Sonia DELAUNAY |
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Ukraine 1885 - 1979
Sonia Terk was born in Russia in 1885
She came to Paris in 1906 after studying at St.Petersburg and Karlsruhe in Germany .
Painter, illustrator, and textile designer who was a pioneer of abstract art in the years before World War I.
In 1909 she married the critic Wilhelm Uhde (a friend off Picasso's), but divorced him to marry, in the next year, the painter Robert Delaunay. She was the wife and collaborator of the French painter, with him she founded the Orphism movement and they did many of the set and costume designs for Diaghilev's Ballet Russe.
together they pioneered the Modernist Movement and explored color theory.
Parallel to her career as an abstract artist she also had an important influence on textile design internationally. She was awarded many prizes and her work is in most important public galleries.
Born in the Ukraine as Sonia Terk, she grew up in St. Petersburg, studied drawing in Karlsruhe, and then moved to Paris, where she was influenced by the Post-Impressionists and the Fauvists. She married Robert Delaunay in 1910, by which time she was painting in the style known as orphism, which involved the harmonious juxtaposition of areas of pure color. She extended Orphist principles to the design of fabrics, pottery decoration, theatrical design, and other applied arts.In addition to fashion and textile design, Sonia Delaunay also created costumes for the Ballets Russes and early cinema, book bindings, furniture and interiors.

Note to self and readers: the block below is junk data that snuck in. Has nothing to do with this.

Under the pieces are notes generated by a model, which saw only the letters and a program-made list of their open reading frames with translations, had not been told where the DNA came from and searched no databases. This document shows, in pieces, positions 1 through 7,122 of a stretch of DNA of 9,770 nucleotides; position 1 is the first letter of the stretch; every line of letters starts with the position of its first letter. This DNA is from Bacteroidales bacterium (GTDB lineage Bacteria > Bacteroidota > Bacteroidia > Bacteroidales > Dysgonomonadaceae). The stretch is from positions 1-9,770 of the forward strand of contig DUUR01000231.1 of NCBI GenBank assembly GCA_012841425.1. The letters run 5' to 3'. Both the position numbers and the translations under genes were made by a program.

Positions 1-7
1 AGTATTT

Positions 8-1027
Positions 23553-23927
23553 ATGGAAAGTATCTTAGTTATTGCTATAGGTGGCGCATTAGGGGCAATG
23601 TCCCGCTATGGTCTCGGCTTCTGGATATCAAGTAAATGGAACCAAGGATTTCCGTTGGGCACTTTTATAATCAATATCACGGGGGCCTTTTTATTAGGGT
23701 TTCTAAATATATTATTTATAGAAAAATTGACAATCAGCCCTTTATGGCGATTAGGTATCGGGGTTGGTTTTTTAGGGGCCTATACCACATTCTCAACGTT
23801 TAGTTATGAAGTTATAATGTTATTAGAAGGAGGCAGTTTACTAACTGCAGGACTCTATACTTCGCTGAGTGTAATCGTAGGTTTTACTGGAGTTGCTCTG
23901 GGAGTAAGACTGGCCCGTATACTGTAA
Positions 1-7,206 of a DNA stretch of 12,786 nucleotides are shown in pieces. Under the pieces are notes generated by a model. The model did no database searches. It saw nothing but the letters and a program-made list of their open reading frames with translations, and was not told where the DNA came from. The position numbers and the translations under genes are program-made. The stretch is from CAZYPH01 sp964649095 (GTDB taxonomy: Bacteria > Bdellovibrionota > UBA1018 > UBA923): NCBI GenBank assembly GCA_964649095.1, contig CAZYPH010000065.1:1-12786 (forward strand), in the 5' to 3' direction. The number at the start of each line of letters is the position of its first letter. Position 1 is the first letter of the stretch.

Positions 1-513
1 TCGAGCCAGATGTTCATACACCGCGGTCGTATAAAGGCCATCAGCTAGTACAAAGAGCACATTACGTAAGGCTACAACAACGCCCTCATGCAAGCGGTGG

Among her most important works were her Orphist illustrations for a poem by Blaise Cendrars entitled La Prose du Transsibérien; the resulting volume was a landmark in modern book production.Her books, created in collaboration with the great Surrealist authors, are masterpieces of abstraction. Major works on paper include "La Prose du Transsiberien," 1913; "Ses Objets, ses peintures, ses tissus simultanes, ses modes," 1924; "Compositions, couleurs, idees," 1930 and "Rhythmes - Couleurs," 1966.
During the 1920s Delaunay designed textiles and dresses, and her use of abstract color harmonies had a strong influence on international fashions. She returned to painting in the 1930s, and with her husband she designed vast murals for the Paris Exposition of 1937. After her husband's death in 1941, Delaunay continued to work as a painter and designer, and she lived to see the mounting of retrospectives of her work by major museums from the 1950s on. In 1964 she became the only woman to have had an exhibition at the Louvre Museum in her own lifetime. ...
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